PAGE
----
Bath towelling

The English bathroom, apart from being the center of ablution for the members of a household, provides the opportunity to give off clues as to regional pronunciation and class origin. Cath, a Yorkshire lass, might choose bath as a neat rhyme for one of her autobiographical limerics:
There once was a girl called Cath
Who lathered herself in the bath… etc.

Garth, an officer in the British army, might muse:
There once was a major called Garth
Who found a grenade in his bath… etc

One of Garth’s corporals, noted for his habit of larking around whenever the occasion arose, might say:
The corp’ral fell in the barf
‘E did it just for a larf.. etc.

Major Garth dries himself with a tahl, on which there is a picture of the Taj Mahal. His corporal, while looking for his a towel, finds instead a garden trowel.

Be that as it may, what is the best way to get dry? Do you rub the towel across the surface of your skin briskly in a Chubby-Checkeresque attempt to twist the night away? Do you merely wrap and gently press the soft fluffy material to your skin until the surplus water robs the towel of its spring? I think that vigourous towelling must have  arisen sometime in the early part of the 20th century when baths began to be plumbed into separate rooms dedicated to the function of bodily cleansing. In the days when a tub was filled with hot water in the kitchen close to the log fire or boiler, the experience must have been altogether more cosy. Fixed baths would typically be located in a room, often upstairs,  some distance from the nearest coal fire, and this at a time when central heating was as rare as an honest politician.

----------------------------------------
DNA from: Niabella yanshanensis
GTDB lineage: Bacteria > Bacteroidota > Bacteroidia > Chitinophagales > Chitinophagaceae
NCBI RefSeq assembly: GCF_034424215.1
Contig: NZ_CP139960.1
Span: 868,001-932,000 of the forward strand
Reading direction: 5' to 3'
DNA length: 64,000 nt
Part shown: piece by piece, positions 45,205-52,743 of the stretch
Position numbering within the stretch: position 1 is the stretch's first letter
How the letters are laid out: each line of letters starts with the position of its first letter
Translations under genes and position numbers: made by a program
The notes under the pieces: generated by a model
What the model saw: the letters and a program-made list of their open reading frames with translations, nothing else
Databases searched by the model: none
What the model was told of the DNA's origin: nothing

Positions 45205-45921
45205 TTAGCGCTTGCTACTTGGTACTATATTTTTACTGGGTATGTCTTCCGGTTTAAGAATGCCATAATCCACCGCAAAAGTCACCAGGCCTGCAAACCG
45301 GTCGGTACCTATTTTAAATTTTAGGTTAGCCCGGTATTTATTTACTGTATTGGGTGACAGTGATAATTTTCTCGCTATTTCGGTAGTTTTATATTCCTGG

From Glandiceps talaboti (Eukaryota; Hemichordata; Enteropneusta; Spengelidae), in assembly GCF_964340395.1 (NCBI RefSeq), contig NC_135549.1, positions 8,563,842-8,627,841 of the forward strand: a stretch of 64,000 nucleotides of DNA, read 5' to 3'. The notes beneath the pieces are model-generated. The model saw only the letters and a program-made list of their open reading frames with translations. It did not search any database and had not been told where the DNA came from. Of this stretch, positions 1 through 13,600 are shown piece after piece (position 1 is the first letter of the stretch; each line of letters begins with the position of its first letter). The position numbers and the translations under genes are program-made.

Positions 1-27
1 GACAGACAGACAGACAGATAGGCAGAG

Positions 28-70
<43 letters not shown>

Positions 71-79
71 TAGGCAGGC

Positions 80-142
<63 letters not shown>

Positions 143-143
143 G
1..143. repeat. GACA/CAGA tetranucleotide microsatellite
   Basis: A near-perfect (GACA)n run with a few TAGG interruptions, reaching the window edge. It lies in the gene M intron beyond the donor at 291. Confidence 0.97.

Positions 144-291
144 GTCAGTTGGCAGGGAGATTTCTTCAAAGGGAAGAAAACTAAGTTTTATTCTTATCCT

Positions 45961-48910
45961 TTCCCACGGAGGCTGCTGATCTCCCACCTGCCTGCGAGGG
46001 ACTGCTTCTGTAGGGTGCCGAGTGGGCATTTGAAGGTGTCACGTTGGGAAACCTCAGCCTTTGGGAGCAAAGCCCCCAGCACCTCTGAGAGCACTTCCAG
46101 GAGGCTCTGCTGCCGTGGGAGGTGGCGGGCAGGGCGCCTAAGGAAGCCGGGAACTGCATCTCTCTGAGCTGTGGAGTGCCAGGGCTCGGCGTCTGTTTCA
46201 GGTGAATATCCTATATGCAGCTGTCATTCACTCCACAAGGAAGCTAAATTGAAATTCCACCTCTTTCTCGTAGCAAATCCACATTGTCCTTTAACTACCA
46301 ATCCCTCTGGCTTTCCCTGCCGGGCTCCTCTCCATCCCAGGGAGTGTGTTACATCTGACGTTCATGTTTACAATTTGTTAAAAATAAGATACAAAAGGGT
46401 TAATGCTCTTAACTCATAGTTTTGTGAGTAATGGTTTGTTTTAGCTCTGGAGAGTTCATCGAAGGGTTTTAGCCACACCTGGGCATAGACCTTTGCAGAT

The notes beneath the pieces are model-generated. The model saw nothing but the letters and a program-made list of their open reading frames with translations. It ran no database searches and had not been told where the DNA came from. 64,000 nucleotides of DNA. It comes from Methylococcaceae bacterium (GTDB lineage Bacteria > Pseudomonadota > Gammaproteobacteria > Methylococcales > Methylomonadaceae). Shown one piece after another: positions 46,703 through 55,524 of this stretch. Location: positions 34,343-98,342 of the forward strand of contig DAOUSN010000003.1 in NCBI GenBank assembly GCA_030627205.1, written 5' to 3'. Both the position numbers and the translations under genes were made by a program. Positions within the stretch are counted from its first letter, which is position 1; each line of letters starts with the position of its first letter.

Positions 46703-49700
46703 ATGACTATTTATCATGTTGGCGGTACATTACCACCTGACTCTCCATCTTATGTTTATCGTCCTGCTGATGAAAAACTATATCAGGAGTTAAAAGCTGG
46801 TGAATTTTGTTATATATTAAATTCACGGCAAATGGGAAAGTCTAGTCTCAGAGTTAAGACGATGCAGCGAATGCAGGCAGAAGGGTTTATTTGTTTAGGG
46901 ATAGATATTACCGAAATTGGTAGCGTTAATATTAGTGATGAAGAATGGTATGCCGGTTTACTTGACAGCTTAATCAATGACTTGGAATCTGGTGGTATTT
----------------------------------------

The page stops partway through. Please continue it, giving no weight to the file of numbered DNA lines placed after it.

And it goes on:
I used to swim in the cold North sea when I was a boy; the shock to the system on submersion was severe. A good survival strategy was to swim very fast and energetically for the first few minutes in order to warm yourself up. I think rapid towel movement serves a similar function.

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